The essence of time lapse video is the capture interval. This is the single most important setting when capturing any time lapse, regardless of camera. The capture interval is essentially predicting the future. Either you get it right or you don't, if you don't get it right you may not find out until it is too late.
You want balance, too few captures and your video will be too short, too many captures and you will have an editing nightmare. Here are two common wrong scenarios we hear.
Wrong Scenario 2) I want to capture a one year construction project with one picture ever 10 seconds. This will be the editing nightmare. Using the same 250 working days, capturing from 8am-5pm, played back at 30 FPS your final video footage will be 450 hours.
Good Scenario) I want to capture a one year construction project what capture interval do you recommend? If you went with a capture every 15 minutes, your final footage for 250 working days would be five minutes long. This is a good starting point, you can edit five minutes down to two or three quite easily. There are bad weather days to consider, days with no action, etc. These can all go and you will end up with a nice video.
The first thing we need to consider is how long your final video should be. We find casual viewers tend to loose interest in videos longer than 2.5 minutes unless the content is extremely fascinating or engaging. Essentially, the shorter the better for the casual viewer but not too short (Wrong Scenario 1). Someone involved in the project is always willing to watch something longer but if your target is social media, a trade show display, etc. after two minutes interest decreases rapidly.
How do we get to the perfect balance? This requires some basic math and the help of an online calculator. But first let's discuss playback frame rate. Standard video (TV, movies, etc.) are played at about 30 frames per second (FPS). This is a good speed to play back your videos, any slower and the video lags between frames, becoming more of a sideshow the slower you go. At 30 FPS, for time lapse, 30 captures pass every second. If you capture a frame every second, 30 seconds will pass in one during playback. You can adjust the playback speed within any Brinno camera's settings, we recommend going with 30 FPS and don't consider any other option. Everything we mention here relates to 30 FPS.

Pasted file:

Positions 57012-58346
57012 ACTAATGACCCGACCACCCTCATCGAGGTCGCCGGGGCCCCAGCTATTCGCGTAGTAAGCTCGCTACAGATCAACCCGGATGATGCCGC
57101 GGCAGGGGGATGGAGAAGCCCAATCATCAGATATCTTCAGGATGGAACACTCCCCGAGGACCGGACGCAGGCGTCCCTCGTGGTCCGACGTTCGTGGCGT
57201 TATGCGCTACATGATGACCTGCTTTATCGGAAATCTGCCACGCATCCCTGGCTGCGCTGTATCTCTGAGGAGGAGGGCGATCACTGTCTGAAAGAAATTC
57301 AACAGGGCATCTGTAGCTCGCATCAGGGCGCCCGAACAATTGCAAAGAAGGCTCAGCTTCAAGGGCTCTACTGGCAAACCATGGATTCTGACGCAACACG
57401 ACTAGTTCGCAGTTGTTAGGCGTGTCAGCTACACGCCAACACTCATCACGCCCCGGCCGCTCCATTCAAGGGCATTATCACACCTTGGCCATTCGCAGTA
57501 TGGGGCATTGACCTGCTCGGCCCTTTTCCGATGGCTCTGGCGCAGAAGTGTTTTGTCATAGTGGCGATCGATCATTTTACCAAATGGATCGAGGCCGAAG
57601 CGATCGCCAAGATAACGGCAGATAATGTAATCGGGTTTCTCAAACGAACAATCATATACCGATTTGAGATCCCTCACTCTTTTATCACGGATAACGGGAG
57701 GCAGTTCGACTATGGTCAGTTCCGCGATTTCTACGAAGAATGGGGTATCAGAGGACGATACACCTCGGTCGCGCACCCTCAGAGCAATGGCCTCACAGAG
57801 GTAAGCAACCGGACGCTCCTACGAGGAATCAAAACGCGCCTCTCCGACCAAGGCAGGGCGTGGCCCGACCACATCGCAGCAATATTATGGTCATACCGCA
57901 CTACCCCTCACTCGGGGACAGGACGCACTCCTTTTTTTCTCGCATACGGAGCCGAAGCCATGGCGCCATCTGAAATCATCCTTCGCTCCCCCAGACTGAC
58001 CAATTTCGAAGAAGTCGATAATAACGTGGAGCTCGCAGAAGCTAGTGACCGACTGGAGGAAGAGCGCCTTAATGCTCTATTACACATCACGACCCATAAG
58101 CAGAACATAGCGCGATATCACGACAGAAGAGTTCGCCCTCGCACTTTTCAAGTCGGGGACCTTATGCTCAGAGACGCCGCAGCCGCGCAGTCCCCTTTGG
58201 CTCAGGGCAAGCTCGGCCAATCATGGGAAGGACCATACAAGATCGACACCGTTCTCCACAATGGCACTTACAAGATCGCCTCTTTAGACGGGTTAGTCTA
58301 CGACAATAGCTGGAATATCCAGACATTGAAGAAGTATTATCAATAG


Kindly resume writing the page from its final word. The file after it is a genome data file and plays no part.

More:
On to the math fun...
We calculate all of our time intervals based upon the duration of a project. For something short this is easy, 30 minutes for sunset or clouds rolling through the sky. For long term project (three weeks, four months, a year or longer) we like to base our estimate on the number of working hours. Let's go with one year for an example.
There are about 250 working days in a year X 8 hours a day = 2,000 working hours. Now we head over to the Brinno Time Lapse Calculator, which looks like this.
Enter 2,000 into the hours box under Recording Time.
Enter 15 minutes (our educated guess) into the Time Interval.
FPS remains unchanged.
Select Good for the Quality and click Calculate.
The result is a 266 second (4.43 minute) video which uses only 2.7 GB of card space.
We always like to have double our final footage for editing and a video 2-2.5 minutes long would be good for a one year project. Having double the footage will allow you to eliminate bad weather days, non-working days, holidays, etc.
Get familiar with the Brinno calculator, it will take the guesswork out of your project calculations. Play around with the capture interval and if you have any questions regarding your project, please don't hesitate to contact us. We can't stress how important it is to get your capture interval right. If you are second guessing your selection, shoot us an email, firstname.lastname@example.org and we will get back to you the same day.